If you or anyone in your family has special needs, be sure your plan reflects them. For instance, for someone with special medical needs or a medical condition, you may want to include in your plan a medical history, copies of prescriptions, information for key health-care contacts. Your emergency kit should also contain extra medications and supplies. You may not have access to conveniences, such as pharmacies, immediately after an emergency has occurred. It is also a good idea to teach others about any special needs, such as how to use medical equipment or administer medicine.

b) Special considerations: planning for your pets

Animals, like every other member of your family, deserve the protection and security of emergency preparation. A comprehensive emergency plan includes planning care for your pets before, during and after an emergency.

Before an emergency occurs, contact motels and hotels in communities outside of your area to find out if they will accept pets in an emergency. If you have made plans to evacuate to the home of a friend or family member, ask if you can bring your pets. It is also a good idea to ask your veterinarian if he/she will take your pets in an emergency.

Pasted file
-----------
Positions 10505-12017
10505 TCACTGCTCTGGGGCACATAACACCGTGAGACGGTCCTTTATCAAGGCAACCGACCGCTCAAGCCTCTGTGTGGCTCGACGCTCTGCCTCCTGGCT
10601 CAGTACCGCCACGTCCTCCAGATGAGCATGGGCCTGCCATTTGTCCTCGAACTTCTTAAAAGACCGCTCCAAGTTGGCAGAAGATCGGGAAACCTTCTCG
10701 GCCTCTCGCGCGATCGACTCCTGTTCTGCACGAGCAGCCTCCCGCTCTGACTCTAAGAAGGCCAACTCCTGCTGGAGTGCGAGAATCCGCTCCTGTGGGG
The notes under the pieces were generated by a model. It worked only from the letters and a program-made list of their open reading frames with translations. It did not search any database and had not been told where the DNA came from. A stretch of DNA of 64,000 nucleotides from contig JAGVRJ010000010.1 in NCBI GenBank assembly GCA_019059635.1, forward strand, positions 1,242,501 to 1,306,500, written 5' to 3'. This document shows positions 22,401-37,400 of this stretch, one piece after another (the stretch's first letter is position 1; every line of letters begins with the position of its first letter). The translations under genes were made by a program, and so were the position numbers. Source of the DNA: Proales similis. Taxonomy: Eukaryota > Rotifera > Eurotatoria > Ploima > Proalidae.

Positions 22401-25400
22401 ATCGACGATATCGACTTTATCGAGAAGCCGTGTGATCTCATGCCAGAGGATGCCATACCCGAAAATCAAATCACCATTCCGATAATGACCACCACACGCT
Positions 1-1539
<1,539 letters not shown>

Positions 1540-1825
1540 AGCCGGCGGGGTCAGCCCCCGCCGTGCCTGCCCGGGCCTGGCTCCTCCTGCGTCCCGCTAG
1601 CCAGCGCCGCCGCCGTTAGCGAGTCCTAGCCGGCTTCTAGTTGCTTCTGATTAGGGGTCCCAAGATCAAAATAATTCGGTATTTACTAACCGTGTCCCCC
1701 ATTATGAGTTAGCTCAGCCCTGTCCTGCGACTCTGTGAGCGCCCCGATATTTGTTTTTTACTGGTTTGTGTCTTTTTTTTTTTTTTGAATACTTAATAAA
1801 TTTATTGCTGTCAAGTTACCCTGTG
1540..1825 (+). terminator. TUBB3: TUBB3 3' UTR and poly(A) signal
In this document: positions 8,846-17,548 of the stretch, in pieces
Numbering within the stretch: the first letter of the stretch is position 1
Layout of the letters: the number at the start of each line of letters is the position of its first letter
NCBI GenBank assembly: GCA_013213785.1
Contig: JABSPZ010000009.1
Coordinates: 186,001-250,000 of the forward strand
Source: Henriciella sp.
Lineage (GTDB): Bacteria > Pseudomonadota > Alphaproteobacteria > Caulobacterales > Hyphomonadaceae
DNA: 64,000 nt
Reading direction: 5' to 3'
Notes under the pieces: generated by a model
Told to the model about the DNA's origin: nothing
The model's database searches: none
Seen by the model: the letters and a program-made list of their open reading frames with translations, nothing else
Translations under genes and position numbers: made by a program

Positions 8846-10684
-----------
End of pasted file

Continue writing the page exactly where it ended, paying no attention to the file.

Keep your pet's shots current and know where the records are. Most kennels require proof of current rabies and distemper shots to accept pets. It is a good idea to keep these papers with the other documents you would carry if you need to evacuate.

For more tips and ideas to help with emergency preparedness, visit Public Safety Canada.

When Your Plan Is Ready

Keep your plan in an easy to reach location. A good place is with your emergency kit. Make sure everyone in your family knows where to find it. Discuss your plan with other family and friends so they know what you would do in an emergency. Once a year, review your plan with the entire family. Update it to reflect any changes you want to make. At the same time, refresh your emergency kit with new food, water and other supplies.

We need your feedback to improve saskatchewan.ca. Help us improve